11. Flexibility Exercises
The more flexible you are, the easier it will be for you to master proper techniques. The objective of the following exercises is to help develop a fuller range of motion.
Hips, Legs And Back Exercises
Following a straight line (real or imaginary) on the ground in front of you, walk along it and land your right foot on the left side of the line and your left foot on the right side. Being careful not to loose your balance, take large enough steps to create a full rotation of your hips.
Standing on one leg (use a stationary object such as a wall or fence to help keep your balance) simply swing your outside leg forward and back, like a pendulum. After several repetitions, expand your range of motion by swinging it in a figure 8.
Standing Stair Calf Stretch
Stand on the edge of a stair with one ball of the foot on the edge, the other foot suspended behind or resting against the opposite ankle. Slowly drop down on your working leg until you feel a good stretch all along the back of the leg. Hold 30 seconds.
Lower Back Stretch
Lie on your back and keep your lower back flat against the ground. Using your abdominal muscles, pull your legs toward your upper body. Hold your knees close to your chest while keeping your head on the ground and your spine elongated. Hold, release. Hold, release.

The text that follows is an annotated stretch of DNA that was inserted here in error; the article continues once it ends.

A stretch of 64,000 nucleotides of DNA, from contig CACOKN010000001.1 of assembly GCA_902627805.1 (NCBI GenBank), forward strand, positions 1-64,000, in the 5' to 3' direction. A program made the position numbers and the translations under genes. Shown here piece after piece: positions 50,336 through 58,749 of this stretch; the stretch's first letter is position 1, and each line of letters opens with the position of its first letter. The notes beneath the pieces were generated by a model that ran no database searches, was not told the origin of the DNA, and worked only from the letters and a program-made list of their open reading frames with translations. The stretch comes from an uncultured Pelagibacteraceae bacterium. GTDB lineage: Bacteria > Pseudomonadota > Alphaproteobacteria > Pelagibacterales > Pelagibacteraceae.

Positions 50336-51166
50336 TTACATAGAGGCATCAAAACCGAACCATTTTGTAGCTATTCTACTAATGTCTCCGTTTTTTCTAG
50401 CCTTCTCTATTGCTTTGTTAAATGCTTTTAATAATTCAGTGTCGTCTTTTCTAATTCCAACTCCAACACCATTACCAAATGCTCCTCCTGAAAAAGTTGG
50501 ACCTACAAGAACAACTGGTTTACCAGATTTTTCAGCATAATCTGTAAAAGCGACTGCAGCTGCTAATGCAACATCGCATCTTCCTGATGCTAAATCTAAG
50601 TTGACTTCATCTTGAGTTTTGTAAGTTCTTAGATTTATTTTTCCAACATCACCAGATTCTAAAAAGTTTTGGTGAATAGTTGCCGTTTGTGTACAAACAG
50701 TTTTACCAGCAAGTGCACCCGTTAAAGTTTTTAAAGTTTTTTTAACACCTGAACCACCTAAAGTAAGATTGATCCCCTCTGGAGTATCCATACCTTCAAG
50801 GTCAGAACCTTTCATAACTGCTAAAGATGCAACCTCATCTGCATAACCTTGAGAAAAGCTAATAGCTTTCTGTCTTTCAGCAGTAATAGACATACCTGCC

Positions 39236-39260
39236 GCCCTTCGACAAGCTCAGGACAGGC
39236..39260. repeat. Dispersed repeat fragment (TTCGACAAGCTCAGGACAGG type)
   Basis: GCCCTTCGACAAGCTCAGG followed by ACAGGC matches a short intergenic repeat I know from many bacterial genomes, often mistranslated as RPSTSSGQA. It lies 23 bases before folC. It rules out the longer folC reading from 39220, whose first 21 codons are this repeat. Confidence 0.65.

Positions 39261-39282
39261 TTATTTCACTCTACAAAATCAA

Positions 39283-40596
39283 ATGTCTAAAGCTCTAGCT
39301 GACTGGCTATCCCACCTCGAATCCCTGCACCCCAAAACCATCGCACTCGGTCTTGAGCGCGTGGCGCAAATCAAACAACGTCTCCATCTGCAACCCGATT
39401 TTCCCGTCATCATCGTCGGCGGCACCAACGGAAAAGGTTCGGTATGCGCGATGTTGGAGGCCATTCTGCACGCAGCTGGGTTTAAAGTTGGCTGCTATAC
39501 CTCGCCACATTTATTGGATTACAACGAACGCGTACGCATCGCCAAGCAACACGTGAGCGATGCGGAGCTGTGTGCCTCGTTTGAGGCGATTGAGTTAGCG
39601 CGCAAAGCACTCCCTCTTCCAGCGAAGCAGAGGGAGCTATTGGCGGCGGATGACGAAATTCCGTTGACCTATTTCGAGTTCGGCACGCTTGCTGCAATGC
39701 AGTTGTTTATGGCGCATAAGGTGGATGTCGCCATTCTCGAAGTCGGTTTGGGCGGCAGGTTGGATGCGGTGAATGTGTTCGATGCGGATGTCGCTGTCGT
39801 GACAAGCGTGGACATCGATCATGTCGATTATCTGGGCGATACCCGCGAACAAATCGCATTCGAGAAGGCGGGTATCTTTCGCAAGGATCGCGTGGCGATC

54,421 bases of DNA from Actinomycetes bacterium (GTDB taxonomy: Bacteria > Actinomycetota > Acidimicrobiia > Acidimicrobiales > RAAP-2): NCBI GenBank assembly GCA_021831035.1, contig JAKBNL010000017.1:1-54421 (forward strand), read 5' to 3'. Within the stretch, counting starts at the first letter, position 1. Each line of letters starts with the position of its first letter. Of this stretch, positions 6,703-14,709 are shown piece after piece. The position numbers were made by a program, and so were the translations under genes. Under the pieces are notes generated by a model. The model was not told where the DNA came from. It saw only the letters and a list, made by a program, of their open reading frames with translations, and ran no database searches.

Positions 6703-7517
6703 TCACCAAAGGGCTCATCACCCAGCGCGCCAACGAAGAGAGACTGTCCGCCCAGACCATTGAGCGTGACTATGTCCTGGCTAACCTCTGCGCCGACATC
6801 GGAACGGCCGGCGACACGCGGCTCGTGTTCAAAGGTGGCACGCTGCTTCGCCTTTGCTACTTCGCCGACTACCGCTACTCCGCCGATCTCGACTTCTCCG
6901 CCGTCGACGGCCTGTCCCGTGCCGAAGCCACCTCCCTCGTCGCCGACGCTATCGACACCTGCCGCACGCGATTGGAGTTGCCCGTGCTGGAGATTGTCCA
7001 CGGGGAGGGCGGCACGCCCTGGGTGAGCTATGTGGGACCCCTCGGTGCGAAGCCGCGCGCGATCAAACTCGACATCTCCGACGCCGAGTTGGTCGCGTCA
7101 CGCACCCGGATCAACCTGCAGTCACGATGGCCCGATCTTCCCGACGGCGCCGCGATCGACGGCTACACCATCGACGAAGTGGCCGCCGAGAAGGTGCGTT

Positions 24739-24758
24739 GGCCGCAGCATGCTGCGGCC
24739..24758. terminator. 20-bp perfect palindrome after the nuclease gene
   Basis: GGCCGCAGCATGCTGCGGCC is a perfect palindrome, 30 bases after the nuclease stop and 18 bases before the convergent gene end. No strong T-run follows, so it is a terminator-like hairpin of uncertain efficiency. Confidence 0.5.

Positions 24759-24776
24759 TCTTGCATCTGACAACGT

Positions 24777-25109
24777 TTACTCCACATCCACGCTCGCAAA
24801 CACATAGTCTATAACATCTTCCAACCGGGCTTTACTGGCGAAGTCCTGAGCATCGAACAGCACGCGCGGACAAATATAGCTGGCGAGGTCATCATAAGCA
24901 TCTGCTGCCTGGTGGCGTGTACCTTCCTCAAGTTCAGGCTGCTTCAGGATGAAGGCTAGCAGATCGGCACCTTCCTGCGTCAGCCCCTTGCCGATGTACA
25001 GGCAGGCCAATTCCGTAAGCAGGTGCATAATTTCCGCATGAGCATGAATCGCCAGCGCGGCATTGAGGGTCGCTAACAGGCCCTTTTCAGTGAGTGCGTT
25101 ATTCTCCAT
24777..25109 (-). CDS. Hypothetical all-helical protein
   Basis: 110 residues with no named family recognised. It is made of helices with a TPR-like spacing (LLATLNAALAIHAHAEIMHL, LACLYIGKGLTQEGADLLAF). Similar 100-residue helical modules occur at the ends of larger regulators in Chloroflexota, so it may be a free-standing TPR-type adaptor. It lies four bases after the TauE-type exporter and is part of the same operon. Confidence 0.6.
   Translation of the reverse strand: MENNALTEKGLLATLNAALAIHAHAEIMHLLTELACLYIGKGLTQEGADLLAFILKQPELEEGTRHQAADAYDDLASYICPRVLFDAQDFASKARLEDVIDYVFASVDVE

Hip Flexor Stretch
Keeping the lower back flat, go into a lunge position with the knee positioned directly over the ankle. This is an important stretch to help a walker overcome an exaggerated arch in the lower back.
This is the most FUN part of training. Here you will really get a feel for how prepared you are for your hike. The goal is to slowly increase the elevation gain with each hike until you are prepared to Conquer The Canyon!
Use Hike Day as an opportunity to evaluate your progress. Use these hikes to get used to carrying your own water/food and being in remote areas. This is the time to discover any potential problems you may have such as fear of heights, agility difficulties, etc.
The weekend hikes are the best gauges of where you are in your training program. By week 6 you should be able to handle the elevation inclines and declines with greater ease and dexterity. Depending on the level of technical difficulty and distance, you should be able to walk 3 ½ to 4 hours. By the end of the training, you should be able to handle 7-9 hours.